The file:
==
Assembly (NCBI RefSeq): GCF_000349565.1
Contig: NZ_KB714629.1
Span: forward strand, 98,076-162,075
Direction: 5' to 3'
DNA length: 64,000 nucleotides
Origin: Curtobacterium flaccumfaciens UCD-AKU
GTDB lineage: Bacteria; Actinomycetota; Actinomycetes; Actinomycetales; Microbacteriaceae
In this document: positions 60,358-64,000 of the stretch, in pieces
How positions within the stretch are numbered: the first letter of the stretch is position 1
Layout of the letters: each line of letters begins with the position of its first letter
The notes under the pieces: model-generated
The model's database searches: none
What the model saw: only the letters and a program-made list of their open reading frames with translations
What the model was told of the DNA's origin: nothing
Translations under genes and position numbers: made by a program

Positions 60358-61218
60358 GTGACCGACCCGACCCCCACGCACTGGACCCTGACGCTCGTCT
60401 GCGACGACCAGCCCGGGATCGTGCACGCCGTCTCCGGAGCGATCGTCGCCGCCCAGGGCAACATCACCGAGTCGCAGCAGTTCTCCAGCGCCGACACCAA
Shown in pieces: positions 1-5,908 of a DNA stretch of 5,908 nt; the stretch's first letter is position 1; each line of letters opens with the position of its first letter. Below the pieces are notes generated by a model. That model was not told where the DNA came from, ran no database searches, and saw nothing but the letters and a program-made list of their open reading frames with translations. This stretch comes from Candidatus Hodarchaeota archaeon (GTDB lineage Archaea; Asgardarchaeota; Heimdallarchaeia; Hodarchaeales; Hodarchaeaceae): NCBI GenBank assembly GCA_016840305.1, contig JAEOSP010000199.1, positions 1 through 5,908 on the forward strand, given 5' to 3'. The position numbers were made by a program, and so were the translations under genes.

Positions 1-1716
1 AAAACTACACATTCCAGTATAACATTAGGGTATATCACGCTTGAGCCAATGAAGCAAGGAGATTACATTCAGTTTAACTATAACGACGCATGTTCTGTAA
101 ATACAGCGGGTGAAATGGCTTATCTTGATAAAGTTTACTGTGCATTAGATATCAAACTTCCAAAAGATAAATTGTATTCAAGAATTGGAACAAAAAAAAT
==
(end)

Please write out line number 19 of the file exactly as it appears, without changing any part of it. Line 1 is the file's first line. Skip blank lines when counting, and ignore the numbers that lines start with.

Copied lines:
Shown in pieces: positions 1-5,908 of a DNA stretch of 5,908 nt; the stretch's first letter is position 1; each line of letters opens with the position of its first letter. Below the pieces are notes generated by a model. That model was not told where the DNA came from, ran no database searches, and saw nothing but the letters and a program-made list of their open reading frames with translations. This stretch comes from Candidatus Hodarchaeota archaeon (GTDB lineage Archaea; Asgardarchaeota; Heimdallarchaeia; Hodarchaeales; Hodarchaeaceae): NCBI GenBank assembly GCA_016840305.1, contig JAEOSP010000199.1, positions 1 through 5,908 on the forward strand, given 5' to 3'. The position numbers were made by a program, and so were the translations under genes.